Hirshhorn Bans Selfie Sticks–and Other Smithsonian Museums Could Follow

The modern art museum is cracking down on the devices, and the rest of the Smithsonian could soon follow suit.
Hirshhorn Bans Selfie Sticks–and Other Smithsonian Museums Could Follow
If you see this goofball at the Hirshhorn, please contact Smithsonian Police. Photograph via Shutterstock.

So-called “selfie sticks”—those increasingly popular poles that allow users to extend the range of their smartphone’s camera when taking a self-portrait—may have finally met their match in the form of the Smithsonian Institution. The Hirshhorn Museum and Sculplture Garden is taking a hard line against the devices, arguing that they create the same hazards to the artwork and non-stick-toting visitors as other kinds of bulky photography equipment.

The Hirshhorn’s ban came into effect this week after the Smithsonian’s Cooper-Hewitt Design Museum and other New York City galleries started cracking down on the dopey accessories, which seem like a really easy way to have your phone snatched.

“The question just came up and we knew our sister Smithsonian museum in New York, Cooper Hewitt, had banned them, so we needed to address the question for ourselves,” Hirshhorn spokeswoman Kelly Carnes tells Washingtonian in an e-mail. “This is a preventative measure, and it is to ensure the safety of the artwork and the visitors who come to enjoy it.”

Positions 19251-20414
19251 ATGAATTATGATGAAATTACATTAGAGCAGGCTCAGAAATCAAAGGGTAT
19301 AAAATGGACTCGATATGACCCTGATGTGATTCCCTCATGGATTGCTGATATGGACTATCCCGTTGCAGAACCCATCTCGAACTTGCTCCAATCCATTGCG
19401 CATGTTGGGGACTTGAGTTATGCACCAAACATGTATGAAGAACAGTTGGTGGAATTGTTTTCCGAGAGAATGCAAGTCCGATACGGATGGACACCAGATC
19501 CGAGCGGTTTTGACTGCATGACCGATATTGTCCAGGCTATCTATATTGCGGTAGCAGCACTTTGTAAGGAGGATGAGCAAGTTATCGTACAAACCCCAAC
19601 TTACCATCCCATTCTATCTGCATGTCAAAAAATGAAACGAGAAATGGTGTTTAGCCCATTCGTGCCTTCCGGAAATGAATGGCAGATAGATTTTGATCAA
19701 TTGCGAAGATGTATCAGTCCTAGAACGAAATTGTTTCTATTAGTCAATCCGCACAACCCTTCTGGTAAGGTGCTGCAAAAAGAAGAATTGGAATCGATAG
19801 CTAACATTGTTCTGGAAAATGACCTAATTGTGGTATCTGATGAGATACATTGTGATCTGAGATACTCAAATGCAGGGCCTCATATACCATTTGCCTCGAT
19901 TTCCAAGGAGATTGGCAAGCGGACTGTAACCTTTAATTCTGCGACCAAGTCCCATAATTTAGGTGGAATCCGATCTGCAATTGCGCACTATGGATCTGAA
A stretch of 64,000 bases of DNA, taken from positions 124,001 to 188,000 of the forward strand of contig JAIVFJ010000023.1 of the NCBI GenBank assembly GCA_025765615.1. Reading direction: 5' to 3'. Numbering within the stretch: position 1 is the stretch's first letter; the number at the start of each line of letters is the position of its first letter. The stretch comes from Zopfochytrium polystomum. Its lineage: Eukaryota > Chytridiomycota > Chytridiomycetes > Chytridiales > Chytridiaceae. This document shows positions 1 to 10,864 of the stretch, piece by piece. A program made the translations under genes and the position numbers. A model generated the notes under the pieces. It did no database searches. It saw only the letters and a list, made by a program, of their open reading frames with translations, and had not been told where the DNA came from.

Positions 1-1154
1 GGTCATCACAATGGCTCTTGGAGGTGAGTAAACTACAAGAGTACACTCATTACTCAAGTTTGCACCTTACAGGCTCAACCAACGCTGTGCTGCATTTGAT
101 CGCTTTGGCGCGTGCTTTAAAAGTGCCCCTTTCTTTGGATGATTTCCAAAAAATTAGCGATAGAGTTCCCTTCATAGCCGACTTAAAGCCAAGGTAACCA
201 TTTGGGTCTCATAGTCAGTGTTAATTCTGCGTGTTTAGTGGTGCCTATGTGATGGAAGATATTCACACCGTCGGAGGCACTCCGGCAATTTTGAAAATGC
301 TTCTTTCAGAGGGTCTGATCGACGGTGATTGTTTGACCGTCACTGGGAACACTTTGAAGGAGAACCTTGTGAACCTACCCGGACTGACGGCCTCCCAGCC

So far, the stick ban is limited only to the Hirshhorn and the Cooper-Hewitt, but it could soon extend to the rest of the Smithsonian’s museums, which together received more than 30 million visitors in 2013.

“The reason would be that they are dangerous for visitors—and for works of art—in crowded museums,” says Smithsonian spokeswoman Linda St. Thomas. “We do not permit tripods and monopods, for example, because they present a tripping hazard.”

But any impending selfie-stick ban would also be a preventative measure. St. Thomas says that while there have been no reported instances of selfie stick-caused accidents in the Smithsonian’s facilities, “we are not in tourist season right now.”

While stick-assisted photos in front of Apollo 11, Bao Bao, or Julia Child’s kitchen could soon be doomed, DC’s non-Smithsonian museums are more than happy to welcome you and your nuisance pole.

“In fact, we sell them in our store,” says Newseum spokesman Jonathan Thompson. “Any visitor who’d like to bring a selife stick is welcome and encouraged to do so.”

Same goes for the International Spy Museum. Like the Smithsonian, the Spy Museum does not allow walk-in visitors to take photos using bulky equipment like tripods or professional monopods, but selfie sticks—which are literally monopods for your phone—are permitted.

“Those sticks are really quite popular in Europe and Asia and they’re making their way over here,” spokesman Jason Werden says. “Within our museum we just ask for common sense.”

In other words, think carefully if you really need that device to snag your selfie with Blofeld.

Find Benjamin Freed on Twitter at @brfreed.

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Staff Writer

Benjamin Freed joined Washingtonian in August 2013 and covers politics, business, and media. He was previously the editor of DCist and has also written for Washington City Paper, the New York Times, the New Republic, Slate, and BuzzFeed. He lives in Adams Morgan.